|Do you know where your variables are?|
Somewhat more specifically, you want to know when the statement handle is no longer being used so that it can clean itself up (and perhaps warn that you left it in an unfinished state, probably indicating a bug).
The described bug that is prevented by removing the quoting sounds exactly like somebody has a bug in their ref count management in their XS code. It sounds like somebody has marked a variable as "mortal" and so the subsequent method call decrements the variable's ref count, destroying it even though an attempt is then made to use it. The destruction doesn't happen if the returned blessed reference is saved into a named variable.
Have fun finding the ref counting bug in the XS code. It is rarely even close to an easy task. On the other hand, introducing such bugs is extremely easy in XS code and is probably one of the major contributors to the rather frequent problems I see with "weird bugs" that just "go away" when some XS module stops being used (even though the XS module doesn't even seem related to the "weird bug").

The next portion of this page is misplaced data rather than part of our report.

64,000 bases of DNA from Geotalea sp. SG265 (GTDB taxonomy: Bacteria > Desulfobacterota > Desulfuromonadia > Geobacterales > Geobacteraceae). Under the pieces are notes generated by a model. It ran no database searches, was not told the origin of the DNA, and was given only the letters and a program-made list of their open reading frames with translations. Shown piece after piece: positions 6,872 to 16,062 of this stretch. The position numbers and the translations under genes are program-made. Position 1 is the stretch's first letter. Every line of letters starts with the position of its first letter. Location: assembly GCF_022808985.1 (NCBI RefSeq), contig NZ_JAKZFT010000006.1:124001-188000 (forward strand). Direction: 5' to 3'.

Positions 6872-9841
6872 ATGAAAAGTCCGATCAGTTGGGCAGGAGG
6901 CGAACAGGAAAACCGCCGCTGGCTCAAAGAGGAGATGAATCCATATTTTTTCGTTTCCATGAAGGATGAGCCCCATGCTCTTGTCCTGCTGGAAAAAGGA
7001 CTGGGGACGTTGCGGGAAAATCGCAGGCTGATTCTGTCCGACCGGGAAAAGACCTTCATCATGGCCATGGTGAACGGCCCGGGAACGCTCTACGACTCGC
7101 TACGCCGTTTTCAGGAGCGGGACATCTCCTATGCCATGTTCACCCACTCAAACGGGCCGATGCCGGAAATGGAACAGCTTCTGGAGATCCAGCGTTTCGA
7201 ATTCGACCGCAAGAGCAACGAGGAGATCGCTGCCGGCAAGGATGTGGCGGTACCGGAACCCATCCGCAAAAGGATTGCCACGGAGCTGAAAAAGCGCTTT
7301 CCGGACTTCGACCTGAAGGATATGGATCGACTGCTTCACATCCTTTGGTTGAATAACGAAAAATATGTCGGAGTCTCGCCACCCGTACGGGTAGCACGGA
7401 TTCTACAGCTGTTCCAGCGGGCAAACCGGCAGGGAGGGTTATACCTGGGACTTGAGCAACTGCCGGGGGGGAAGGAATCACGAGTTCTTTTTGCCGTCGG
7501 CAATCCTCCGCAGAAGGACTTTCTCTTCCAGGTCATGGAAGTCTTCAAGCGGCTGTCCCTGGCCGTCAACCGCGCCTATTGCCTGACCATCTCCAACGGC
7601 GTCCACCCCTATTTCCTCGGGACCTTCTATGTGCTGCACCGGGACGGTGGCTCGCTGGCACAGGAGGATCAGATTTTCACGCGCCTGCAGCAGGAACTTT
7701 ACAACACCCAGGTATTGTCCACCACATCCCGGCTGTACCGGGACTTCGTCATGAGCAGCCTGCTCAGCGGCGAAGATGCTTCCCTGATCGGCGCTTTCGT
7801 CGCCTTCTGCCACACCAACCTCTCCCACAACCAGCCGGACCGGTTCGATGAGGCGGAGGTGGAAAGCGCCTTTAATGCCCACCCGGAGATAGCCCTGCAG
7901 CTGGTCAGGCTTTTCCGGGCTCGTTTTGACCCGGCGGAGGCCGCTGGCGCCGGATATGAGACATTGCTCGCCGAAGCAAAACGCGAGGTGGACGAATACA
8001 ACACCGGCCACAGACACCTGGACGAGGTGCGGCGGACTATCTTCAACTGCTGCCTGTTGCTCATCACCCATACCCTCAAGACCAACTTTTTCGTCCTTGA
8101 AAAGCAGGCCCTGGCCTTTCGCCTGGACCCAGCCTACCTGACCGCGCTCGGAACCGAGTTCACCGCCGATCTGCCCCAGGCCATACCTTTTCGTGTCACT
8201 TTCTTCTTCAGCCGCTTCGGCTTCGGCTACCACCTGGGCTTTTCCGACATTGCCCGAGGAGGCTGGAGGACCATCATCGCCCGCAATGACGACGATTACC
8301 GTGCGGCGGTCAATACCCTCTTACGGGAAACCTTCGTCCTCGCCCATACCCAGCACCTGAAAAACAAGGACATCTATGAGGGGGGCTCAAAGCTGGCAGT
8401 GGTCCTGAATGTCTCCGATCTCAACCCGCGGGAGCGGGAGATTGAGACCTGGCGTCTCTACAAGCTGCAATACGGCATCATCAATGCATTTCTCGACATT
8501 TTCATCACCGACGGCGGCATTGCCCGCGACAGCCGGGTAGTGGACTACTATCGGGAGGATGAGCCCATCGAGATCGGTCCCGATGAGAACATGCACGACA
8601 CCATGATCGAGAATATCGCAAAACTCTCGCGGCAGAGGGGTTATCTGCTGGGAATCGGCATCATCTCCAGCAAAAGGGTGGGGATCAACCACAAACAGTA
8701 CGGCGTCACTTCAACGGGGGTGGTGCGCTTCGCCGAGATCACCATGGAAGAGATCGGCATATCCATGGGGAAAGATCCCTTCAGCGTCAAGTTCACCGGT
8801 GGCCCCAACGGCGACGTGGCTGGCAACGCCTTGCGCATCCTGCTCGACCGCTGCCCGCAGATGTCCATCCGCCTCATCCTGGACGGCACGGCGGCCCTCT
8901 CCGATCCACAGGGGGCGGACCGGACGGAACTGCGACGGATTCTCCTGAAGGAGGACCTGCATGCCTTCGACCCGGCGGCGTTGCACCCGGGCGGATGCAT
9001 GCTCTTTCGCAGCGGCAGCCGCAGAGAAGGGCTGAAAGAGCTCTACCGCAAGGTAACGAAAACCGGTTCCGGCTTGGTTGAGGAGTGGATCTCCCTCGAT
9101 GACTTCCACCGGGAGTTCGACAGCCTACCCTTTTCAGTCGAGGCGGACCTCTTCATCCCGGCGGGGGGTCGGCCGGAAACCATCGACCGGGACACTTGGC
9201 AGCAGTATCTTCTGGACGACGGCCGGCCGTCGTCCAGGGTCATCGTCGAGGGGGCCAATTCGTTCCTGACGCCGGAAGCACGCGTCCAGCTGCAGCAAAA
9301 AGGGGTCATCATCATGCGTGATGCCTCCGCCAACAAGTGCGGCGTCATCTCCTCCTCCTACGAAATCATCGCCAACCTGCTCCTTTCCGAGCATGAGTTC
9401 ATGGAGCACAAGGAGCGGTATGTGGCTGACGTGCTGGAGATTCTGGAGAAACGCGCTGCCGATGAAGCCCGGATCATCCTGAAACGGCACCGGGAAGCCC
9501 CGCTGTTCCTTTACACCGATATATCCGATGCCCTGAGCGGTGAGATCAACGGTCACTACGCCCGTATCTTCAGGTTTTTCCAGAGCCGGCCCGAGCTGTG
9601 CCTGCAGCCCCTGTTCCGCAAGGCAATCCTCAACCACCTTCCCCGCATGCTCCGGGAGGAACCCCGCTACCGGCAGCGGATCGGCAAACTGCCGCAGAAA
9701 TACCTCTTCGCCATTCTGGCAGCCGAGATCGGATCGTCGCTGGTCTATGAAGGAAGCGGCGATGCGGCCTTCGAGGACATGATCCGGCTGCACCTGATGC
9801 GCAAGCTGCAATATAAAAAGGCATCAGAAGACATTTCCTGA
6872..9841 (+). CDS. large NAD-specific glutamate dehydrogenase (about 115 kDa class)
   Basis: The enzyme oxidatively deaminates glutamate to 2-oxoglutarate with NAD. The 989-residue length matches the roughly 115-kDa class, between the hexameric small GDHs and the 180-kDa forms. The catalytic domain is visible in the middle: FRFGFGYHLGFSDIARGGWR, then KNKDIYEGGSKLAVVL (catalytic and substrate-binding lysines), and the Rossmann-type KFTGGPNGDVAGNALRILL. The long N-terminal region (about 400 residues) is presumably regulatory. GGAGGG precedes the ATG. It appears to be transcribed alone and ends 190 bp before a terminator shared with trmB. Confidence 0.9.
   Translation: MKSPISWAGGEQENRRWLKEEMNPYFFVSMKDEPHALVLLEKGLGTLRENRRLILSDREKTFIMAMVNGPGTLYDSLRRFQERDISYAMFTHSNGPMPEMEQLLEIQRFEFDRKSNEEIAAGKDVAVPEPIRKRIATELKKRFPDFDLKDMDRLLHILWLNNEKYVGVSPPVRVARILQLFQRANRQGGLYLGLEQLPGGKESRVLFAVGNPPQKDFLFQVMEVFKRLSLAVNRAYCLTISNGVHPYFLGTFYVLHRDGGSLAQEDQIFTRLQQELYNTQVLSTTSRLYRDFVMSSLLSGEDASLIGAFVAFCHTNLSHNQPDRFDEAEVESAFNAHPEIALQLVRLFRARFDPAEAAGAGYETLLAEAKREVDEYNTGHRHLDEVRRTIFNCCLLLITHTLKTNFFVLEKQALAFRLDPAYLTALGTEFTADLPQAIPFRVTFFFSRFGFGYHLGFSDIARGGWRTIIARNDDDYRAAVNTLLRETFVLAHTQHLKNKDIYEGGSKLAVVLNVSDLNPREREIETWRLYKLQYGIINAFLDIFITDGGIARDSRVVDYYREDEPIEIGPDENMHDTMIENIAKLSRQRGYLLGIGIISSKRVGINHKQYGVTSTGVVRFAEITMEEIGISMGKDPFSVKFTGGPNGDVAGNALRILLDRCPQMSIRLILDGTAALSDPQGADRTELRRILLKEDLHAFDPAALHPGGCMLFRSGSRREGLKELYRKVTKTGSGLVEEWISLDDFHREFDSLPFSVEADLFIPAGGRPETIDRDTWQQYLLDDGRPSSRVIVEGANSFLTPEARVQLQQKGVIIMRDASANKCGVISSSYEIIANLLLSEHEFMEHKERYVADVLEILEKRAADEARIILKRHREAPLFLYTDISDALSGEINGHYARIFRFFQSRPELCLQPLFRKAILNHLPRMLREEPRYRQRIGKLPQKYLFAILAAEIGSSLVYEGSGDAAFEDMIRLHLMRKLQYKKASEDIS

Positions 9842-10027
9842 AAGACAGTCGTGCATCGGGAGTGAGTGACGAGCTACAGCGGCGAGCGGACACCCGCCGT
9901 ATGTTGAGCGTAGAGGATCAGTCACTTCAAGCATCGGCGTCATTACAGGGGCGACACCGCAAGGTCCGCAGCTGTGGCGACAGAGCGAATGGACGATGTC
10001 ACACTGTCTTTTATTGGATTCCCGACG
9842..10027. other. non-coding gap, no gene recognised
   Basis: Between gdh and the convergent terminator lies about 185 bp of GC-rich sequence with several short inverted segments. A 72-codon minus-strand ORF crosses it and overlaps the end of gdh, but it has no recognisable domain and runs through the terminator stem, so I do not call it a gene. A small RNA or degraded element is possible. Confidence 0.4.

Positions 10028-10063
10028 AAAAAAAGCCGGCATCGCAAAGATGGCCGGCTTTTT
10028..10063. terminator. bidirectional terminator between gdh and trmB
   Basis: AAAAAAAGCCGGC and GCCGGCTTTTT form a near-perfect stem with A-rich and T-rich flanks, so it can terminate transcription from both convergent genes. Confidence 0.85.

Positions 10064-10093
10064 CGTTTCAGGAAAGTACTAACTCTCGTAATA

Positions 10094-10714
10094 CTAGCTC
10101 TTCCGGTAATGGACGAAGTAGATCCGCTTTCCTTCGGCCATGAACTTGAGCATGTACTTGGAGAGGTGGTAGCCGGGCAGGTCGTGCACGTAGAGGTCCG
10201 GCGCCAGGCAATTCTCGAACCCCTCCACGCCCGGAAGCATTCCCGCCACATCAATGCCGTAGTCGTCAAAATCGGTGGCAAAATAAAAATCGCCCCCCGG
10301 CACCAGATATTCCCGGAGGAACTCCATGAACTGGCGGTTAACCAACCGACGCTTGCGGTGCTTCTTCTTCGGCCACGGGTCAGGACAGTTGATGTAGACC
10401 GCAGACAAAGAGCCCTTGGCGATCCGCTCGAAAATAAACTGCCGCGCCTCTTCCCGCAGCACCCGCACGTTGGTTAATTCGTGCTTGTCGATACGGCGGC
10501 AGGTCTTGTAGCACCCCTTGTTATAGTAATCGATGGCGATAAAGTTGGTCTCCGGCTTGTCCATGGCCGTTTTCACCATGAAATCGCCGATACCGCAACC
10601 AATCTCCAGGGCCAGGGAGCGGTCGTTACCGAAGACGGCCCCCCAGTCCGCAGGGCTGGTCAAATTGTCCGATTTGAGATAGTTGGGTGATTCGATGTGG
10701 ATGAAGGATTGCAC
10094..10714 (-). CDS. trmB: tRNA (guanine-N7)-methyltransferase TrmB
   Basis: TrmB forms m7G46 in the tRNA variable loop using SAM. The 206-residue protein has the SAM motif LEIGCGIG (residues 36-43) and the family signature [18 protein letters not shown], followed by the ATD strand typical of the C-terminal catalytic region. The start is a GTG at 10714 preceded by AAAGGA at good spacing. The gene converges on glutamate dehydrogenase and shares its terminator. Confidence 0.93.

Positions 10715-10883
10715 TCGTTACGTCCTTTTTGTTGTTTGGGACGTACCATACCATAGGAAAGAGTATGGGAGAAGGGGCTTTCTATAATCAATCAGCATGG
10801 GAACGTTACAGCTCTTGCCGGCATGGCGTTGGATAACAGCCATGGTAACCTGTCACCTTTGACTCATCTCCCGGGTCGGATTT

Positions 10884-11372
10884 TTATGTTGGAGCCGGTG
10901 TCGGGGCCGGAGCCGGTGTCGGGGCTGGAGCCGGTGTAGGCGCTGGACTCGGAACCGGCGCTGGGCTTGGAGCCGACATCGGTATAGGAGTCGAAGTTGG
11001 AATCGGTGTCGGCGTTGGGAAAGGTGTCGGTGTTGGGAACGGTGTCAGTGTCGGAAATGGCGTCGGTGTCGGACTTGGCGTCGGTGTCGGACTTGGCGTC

I wish more XS authors learned to only manipulate Perl data structures from Perl code, strictly minimizing their XS code. Or, usually better, just skip the XS code altogether.
In reply to Re^2: method chaining fails where separate method calls succeed in DBIx::Simple (XS mortals)